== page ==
Container Names must begin with a letter or a number, can contain only letters, numbers, and the dash (-) character, and all letters must be lowercase. Container names must be a minimum of 3 and not more than 63 characters in length.

Blob Names can contain any characters, but special characters and characters reserved for use in URLs must be escaped. Blob names can include upper and lower-case letters, and cannot exceed 1024 characters in length.

Object/Blob Storage

Block Blobs

The term blob basically stands for Binary Large Objects. This is a typical database term, where blob data may be data stored in a database which does not conform to a standard data type as defined by the database. This type of data typically is persisted as plain binary data such as image files.

Block Blobs are designed for very large amounts of unstructured data such as backups, documents or images. Basically blobs are containers, where your data is stored. When you upload or create files in a blob, they break up into a multitude of 4MB chunks called blocks. Each blob can currently contain 50.000 blocks. So the total capacity of a blob (file for example) is in theory 195 GB (4MB * 50,000). Blocks acquire a unique ID so they can be deleted from the file or replaced by other blocks

One thing to note is you have to commit new blocks — is basically means you have to merge them with the blob otherwise all unassociated blocks would be deleted within a week. The good news here though is that blocks upload in parallel which saves time time and can be uploaded in any order, which in turn helps provide a stable backup even if you have a poor Internet connection. The user can set the order of blocks in the blob manually after the upload is done, which allows to quickly determine failed or unnecessary blocks and re-upload them.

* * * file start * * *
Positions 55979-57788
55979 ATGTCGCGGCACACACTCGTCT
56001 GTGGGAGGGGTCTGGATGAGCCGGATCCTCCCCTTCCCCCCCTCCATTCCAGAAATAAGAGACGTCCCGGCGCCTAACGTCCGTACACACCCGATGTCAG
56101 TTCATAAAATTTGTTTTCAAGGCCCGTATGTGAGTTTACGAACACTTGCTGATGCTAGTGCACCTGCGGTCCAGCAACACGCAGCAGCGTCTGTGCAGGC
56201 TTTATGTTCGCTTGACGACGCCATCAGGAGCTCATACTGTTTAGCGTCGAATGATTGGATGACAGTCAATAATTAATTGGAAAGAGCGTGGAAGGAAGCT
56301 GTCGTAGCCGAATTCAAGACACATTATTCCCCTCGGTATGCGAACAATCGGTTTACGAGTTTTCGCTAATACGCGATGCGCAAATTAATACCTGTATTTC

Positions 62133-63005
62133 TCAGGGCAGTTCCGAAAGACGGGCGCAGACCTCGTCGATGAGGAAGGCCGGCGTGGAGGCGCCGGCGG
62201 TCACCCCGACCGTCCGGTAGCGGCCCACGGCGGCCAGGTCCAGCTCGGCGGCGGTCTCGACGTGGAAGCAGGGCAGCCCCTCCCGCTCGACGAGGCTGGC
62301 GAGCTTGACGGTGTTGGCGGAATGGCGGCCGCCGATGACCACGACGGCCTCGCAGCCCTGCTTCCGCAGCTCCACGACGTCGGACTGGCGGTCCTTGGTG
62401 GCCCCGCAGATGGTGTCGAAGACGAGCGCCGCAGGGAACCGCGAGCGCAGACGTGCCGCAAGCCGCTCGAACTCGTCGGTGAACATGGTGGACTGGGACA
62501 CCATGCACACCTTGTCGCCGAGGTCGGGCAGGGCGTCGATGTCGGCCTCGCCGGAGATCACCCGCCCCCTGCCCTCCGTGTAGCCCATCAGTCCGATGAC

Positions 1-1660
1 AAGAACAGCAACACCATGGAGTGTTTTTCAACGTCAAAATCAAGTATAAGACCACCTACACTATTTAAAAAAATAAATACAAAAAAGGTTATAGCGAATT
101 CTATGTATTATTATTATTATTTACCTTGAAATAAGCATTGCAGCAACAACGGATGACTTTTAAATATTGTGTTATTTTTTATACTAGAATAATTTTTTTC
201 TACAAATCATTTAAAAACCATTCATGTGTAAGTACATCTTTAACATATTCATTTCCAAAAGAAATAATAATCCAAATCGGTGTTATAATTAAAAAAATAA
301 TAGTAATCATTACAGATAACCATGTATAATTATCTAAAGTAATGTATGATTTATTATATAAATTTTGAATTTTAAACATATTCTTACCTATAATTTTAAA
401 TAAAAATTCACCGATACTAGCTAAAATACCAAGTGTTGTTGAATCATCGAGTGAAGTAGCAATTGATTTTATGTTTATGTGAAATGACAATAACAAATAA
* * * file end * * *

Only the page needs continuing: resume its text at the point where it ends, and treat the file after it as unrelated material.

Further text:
See the Access
Keys below for more information about security and access.

Append Blobs

Append Blobs are in the most, the same as Block Blobs: they also consist of blocks and have the same limitations, but were designed mainly for append operations. Updating and deleting existing blocks is not supported. Append Blob is optimized for fast append operations, making it ideal for scenarios where the data must be added to an existing blob without modifying the existing contents of that blob (Eg. logging, auditing). Append Blobs don’t use block IDs.

Page Blobs (Disks)

Page Blobs represent a slightly concept within Microsoft Azure. Unlike Block and Appended Blobs they consist of 512-byte pages optimized for both read and write operations. Page blobs are used with Azure virtual machines. To upload data into the Page Blob a user has to write pages and specify an offset within 512-byte range.

There are two types of Page Blob storage:

  • Standard — for VMs with an average amount of write/read operations. This SAS drives.  With Standard Storage you only pay for used capacity but do incur charges for transactions.
  • Premium — for high amount of write/read operations and decreased latency. Think SSD drives.  With Premium Storage, you pay for provisioned capacity rather than used capacity and Premium Storage does not incur separate charges for transactional volume!

Cold Blob v Hot Blob